Cauliflower: How to choose, store and prepare

Not so long ago, cauliflower was about the most boring looking vegetable on the planet, coming in beige and only in beige. Today, cauliflower is a riot of color.

At farmers markets right now you can find it in a lovely shade of orange (a variety called "Cheddar") and even lavender (called "Graffiti"). If that's not enough, you can always check out our old friend romanesco, with its tightly shaped pale green cones (this is called a broccoli, but genetically it is a cauliflower variety).


The good thing about all of this color is, unlike with many vegetables, it lasts through cooking -- particularly if you add a little acidity, either vinegar or lemon juice.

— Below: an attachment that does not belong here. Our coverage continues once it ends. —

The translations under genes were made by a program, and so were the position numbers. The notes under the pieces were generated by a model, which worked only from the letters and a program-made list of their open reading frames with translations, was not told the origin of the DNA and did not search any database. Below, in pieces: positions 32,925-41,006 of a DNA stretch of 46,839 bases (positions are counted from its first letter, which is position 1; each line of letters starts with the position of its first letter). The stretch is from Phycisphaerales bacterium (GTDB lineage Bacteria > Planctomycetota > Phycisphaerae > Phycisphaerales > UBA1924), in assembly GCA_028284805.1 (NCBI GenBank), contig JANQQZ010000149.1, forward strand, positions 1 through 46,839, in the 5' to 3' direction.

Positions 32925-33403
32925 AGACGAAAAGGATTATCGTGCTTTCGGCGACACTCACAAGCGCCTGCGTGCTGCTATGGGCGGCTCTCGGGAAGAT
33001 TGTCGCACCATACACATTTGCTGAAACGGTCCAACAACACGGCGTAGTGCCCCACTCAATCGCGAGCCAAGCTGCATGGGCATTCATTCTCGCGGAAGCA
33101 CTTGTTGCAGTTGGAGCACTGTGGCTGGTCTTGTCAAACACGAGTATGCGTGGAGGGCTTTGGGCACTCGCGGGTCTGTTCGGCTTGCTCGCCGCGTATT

Cauliflower heads should be firm and tightly closed. White varieties should be very pale, with no dark "sunburned" spots. Reject any heads that show signs of softness, that's the start of spoilage.


Though it seems durable, cauliflower is extremely perishable. Keep it tightly wrapped in the crisper drawer of the refrigerator.


These cauliflowers have smooth, creamy curds and a sweet flavor. Try roasting them: Break the head into florets and toss them with olive oil, lemon juice, salt and pepper; spread the florets on a baking sheet and roast at 400 degrees until they begin to brown and smell quite nutty, about 15 minutes.